I am an Experience Corps stipended tutor in the Cleveland, Ohio public schools. I retired from my job as a senior letter carrier in Cleveland and told my wife I was going to take a year off and not do anything. At the end of that year, she said “Your year’s up. What are you gonna do?” The truth is I didn’t have any idea.
I happened to attend a community event and saw a table set up by Greater Cleveland Volunteers. They asked me, “Are you interested in tutoring children in public schools?”
I thought: I’ve always been the one talking about what the teachers aren’t doing and what the schools aren’t doing, and what they need to do, so this was my chance to actually do something.
It had never occurred to me that I would like doing something like this. But I went in for an interview, had a background check since I’d be working with kids, and the rest is history. This is my 6th year working three days a week, five hours a day.
We help the children learn to read, so by the time they get to 4th grade, they have skills to succeed. Their teacher gives us an evaluation of where their weaknesses are and we work on that area. With the kindergarteners, it’s mostly ABCs. They can sing the song “ABC” but can’t recognize the letters. So we work on letter recognition, upper and lower case.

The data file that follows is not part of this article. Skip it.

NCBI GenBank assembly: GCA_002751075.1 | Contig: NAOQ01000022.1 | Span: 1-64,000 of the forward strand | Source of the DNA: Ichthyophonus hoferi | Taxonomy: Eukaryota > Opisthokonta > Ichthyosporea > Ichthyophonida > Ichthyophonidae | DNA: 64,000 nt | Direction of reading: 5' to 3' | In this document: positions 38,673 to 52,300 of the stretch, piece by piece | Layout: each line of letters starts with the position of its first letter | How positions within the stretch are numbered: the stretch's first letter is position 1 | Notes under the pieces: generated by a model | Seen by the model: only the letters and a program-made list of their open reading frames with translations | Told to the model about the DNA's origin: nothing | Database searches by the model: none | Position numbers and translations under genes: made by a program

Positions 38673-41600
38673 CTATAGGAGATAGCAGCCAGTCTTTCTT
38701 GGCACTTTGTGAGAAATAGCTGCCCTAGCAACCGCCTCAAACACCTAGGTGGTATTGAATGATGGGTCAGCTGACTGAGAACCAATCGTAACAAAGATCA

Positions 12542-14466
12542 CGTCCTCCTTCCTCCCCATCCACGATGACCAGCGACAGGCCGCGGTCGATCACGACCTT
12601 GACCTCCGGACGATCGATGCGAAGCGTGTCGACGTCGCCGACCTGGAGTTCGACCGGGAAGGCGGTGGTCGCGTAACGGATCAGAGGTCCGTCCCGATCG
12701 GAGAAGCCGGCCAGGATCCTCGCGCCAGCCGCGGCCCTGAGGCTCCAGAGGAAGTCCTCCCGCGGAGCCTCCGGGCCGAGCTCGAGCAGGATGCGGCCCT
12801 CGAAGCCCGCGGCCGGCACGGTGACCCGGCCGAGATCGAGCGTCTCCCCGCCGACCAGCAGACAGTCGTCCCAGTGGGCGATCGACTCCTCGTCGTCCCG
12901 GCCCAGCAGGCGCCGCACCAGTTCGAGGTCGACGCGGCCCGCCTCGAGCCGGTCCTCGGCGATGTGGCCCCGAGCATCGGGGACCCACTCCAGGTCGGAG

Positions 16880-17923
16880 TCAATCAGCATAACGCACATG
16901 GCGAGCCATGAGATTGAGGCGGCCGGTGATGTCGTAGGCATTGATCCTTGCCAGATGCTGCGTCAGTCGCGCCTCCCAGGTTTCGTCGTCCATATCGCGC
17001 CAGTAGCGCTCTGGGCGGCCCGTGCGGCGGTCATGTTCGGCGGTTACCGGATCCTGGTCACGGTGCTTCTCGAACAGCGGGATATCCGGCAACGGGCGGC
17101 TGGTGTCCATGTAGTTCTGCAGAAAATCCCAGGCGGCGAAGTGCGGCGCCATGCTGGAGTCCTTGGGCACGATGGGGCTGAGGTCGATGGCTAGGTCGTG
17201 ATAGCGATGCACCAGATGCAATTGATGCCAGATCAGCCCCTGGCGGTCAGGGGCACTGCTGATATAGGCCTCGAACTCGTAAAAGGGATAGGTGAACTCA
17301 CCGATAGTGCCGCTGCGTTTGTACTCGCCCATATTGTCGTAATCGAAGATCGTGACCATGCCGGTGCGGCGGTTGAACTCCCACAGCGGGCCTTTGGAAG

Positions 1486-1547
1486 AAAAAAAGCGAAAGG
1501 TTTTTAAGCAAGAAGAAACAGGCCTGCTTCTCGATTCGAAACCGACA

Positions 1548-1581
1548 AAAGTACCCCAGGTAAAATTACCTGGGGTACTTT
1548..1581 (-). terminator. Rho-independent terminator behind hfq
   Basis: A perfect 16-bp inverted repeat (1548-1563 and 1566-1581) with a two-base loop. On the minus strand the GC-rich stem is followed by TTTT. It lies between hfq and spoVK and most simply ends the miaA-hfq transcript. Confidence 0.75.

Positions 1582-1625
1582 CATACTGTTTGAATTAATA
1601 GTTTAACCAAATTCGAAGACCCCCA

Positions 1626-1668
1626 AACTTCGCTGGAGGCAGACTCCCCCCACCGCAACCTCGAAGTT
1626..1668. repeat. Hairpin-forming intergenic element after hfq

The school I’m in now the average class size is 40+ kids. The ones that are low in those areas of literacy kind of get lost. Teachers don’t have time work with the individual student and get them up to the level with the rest of the kids. So we are a big help to them.
I get real joy in seeing the impact of our work. The kids I started out with are now in the 5th grade. I still see them and they recognize me and they tell me they are doing OK, maybe not where they should be, but without the help of the tutoring, they would be unable to compete with rest of kids in class. Seeing the improvement in the kids makes you feel good.
One young boy sticks out in my memory. It was my second year and he came from a home with drug addiction issues. He had started to catch on during the school year, but I worried that during the summer break, he would lose ground. We worked with his foster mother over the summer, giving him material to study. When he came back the next year, you wouldn’t have known it was the same boy. He had made so much progress.
What I have learned is that, for young children, the attention of an adult is very important. I tell my friends that, if they are retired, don’t have anything to do, like kids, and if education is important to them, they should do this.
I was a complainer about poor schools, but I found out they are doing the best they can with the resources that they have. And I get enjoyment from giving back and helping those who need help.
(Learn more about AARP’s Experience Corps program here.)